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Allegheny

Gov. Wolf to sign bill placing Pittsburgh's water system under PUC oversight

Natasha Lindstrom
| Monday, Nov. 20, 2017, 6:54 p.m.
The Pennsylvania State Capitol in Harrisburg.
Tribune-Review
The Pennsylvania State Capitol in Harrisburg.
In this file photo from September, residents addressed a panel researching Pittsburgh Water and Sewer Authority operations urging the city to maintain PWSA as a public authority.
Bob Bauder | Tribune-Review
In this file photo from September, residents addressed a panel researching Pittsburgh Water and Sewer Authority operations urging the city to maintain PWSA as a public authority.
In this file photo from August, an employee of Frank J. Zottola Construction attempts to remove a section of pipe at a home in Pittsburgh's Perry North neighborhood. Zottola Construction was contracted by Pittsburgh's water authority to dig up service lines of homes to see whether they are made of lead. If the private side is not made of lead, and the PWSA side is, PWSA plans on replacing the lead line.
Andrew Russell | Tribune-Review
In this file photo from August, an employee of Frank J. Zottola Construction attempts to remove a section of pipe at a home in Pittsburgh's Perry North neighborhood. Zottola Construction was contracted by Pittsburgh's water authority to dig up service lines of homes to see whether they are made of lead. If the private side is not made of lead, and the PWSA side is, PWSA plans on replacing the lead line.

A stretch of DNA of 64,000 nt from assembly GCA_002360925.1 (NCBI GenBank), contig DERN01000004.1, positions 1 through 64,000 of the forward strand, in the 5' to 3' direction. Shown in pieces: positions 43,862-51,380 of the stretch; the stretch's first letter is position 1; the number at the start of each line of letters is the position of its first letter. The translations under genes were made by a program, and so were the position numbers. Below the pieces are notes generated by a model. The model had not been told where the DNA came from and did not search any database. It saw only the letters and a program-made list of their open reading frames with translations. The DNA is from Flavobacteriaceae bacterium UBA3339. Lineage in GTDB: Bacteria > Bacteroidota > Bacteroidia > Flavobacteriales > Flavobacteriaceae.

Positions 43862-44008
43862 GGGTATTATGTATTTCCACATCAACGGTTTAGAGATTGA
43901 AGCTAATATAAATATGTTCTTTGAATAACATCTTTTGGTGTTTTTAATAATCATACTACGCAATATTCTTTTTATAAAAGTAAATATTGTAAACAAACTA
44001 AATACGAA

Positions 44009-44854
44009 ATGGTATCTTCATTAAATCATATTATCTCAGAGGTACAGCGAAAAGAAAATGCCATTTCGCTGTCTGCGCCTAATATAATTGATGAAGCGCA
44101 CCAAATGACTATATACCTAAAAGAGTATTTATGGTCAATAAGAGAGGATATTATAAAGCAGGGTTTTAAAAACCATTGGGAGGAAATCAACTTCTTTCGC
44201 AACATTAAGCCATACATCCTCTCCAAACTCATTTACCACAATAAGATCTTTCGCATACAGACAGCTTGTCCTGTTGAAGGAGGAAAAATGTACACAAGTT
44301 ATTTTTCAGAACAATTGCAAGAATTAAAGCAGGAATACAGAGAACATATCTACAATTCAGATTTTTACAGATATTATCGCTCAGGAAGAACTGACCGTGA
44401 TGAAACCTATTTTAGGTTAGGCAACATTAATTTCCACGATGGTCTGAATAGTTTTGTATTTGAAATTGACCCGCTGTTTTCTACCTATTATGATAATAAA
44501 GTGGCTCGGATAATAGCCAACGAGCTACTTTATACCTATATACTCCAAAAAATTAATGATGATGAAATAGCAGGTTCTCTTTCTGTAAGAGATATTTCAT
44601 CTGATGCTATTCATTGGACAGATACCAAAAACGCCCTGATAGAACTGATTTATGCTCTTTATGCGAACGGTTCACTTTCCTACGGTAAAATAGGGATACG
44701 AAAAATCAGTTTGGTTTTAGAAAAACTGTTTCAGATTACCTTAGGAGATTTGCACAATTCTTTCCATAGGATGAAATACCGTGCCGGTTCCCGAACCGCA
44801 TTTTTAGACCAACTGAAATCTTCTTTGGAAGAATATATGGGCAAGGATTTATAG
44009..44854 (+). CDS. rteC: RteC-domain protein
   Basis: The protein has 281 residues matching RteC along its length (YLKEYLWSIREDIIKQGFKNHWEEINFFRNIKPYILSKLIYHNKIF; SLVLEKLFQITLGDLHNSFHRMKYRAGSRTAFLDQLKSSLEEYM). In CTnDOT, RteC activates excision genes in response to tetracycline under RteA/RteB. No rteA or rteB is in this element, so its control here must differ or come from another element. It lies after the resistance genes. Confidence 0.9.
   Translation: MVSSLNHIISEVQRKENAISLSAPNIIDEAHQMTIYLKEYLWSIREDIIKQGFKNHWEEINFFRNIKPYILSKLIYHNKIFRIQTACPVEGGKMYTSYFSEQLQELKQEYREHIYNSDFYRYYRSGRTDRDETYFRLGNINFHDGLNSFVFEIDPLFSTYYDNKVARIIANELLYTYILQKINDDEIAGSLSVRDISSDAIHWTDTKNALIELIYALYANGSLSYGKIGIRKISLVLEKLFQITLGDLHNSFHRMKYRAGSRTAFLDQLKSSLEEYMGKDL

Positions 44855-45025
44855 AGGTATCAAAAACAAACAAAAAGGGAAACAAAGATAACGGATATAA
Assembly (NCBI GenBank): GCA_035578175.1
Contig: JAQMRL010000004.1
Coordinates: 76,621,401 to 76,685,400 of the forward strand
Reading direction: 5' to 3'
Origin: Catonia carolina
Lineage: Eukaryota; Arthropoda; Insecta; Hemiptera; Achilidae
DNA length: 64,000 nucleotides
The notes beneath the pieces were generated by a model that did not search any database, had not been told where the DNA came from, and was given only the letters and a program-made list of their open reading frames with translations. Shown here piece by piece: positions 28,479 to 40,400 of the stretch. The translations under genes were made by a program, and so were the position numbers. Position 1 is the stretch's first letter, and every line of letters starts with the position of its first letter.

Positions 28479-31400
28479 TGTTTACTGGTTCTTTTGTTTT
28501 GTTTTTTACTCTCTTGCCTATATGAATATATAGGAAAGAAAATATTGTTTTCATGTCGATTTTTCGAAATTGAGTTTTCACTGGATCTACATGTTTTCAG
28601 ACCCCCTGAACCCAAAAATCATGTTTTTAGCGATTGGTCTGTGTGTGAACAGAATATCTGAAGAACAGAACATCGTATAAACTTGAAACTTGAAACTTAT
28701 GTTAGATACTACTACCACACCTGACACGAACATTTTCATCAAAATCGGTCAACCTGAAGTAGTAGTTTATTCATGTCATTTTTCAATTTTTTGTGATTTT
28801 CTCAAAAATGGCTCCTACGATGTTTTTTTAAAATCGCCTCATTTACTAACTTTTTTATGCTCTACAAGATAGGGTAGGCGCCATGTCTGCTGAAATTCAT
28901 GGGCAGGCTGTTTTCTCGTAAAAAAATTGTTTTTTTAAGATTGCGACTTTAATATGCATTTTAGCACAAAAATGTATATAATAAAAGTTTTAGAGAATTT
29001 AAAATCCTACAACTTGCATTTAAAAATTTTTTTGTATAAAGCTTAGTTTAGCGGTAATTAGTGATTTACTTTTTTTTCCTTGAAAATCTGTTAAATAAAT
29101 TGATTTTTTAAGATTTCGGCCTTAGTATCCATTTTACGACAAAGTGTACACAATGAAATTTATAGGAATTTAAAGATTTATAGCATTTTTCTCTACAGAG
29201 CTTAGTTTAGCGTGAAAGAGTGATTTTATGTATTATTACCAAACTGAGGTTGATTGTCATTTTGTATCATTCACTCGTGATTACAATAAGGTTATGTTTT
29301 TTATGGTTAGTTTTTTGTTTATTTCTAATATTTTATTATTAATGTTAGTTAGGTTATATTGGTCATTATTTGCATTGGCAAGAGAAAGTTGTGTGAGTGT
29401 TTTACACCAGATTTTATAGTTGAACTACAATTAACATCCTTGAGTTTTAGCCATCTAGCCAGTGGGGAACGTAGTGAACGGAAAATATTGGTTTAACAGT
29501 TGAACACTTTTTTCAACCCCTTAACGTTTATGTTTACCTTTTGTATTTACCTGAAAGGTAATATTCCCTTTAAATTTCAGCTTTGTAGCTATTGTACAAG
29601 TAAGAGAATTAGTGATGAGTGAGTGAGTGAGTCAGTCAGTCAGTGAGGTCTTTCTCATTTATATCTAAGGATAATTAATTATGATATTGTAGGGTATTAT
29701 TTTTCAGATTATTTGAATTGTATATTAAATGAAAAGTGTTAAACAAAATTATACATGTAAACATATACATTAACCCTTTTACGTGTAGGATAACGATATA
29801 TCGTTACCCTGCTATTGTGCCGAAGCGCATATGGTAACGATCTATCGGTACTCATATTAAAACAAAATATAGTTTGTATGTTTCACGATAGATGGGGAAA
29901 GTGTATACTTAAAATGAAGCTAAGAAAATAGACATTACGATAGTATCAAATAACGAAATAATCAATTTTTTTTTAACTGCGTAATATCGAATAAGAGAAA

A bill is headed to Gov. Wolf's desk that would place the troubled Pittsburgh Water and Sewer Authority under the oversight of the state's Public Utility Commission.

The state House approved Monday night the latest version of House Bill 1490 — which aims to improve PWSA's operations, safety measures and financial viability through the guidance and regulatory authority of the PUC.

Wolf intends to sign the bill, Wolf spokesman J.J. Abbott told the Trib.

Peduto and PWSA leaders welcome the extra layer of oversight, Peduto spokesman Tim McNulty said.

“The water and sewer authority is obviously in need of massive help, which could include help from the PUC,” McNulty said.

Governed by a five-member commission, the Harrisburg-based body known as the PUC oversees more than 130 private, investor-owned water systems and Philadelphia Gas Works.

What PUC oversight means for Pittsburghers

House Bill 1490 will require PWSA to get approval from the commission for rate hikes; be responsive to PUC concerns over efficiency, financial and compliance problems; and provide customers another avenue for filing complaints.

The legislation gives PWSA officials six months to submit a plan detailing how the authority will bring its information technology, accounting, billing and other operating procedures into compliance with the Title 66 rules that apply to private systems.

The plan must include long-term infrastructure improvements.

The bipartisan pair of Allegheny County lawmakers who co-authored HB 1490 — House Speaker Mike Turzai, R-Marshall, and Rep. Harry Readshaw, D-Carrick — said the move will ensure customers that their water is safe and their bills accurate.

Readshaw called it “a commonsense approach that will move the system in a positive direction.”